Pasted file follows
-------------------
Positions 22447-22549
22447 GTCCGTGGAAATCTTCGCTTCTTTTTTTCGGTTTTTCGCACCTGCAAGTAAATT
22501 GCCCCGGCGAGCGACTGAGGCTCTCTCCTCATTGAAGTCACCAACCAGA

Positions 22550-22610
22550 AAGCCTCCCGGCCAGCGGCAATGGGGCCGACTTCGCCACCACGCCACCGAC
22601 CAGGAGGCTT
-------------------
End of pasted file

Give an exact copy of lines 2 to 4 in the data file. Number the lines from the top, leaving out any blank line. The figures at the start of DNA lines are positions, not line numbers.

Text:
22447 GTCCGTGGAAATCTTCGCTTCTTTTTTTCGGTTTTTCGCACCTGCAAGTAAATT
22501 GCCCCGGCGAGCGACTGAGGCTCTCTCCTCATTGAAGTCACCAACCAGA

Positions 22550-22610